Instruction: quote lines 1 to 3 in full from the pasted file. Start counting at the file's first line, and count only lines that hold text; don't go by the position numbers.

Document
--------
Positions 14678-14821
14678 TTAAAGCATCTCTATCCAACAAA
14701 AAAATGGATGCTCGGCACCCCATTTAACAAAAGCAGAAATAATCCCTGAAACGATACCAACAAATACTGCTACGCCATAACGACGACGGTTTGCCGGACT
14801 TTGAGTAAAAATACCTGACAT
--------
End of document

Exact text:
Positions 14678-14821
14678 TTAAAGCATCTCTATCCAACAAA
14701 AAAATGGATGCTCGGCACCCCATTTAACAAAAGCAGAAATAATCCCTGAAACGATACCAACAAATACTGCTACGCCATAACGACGACGGTTTGCCGGACT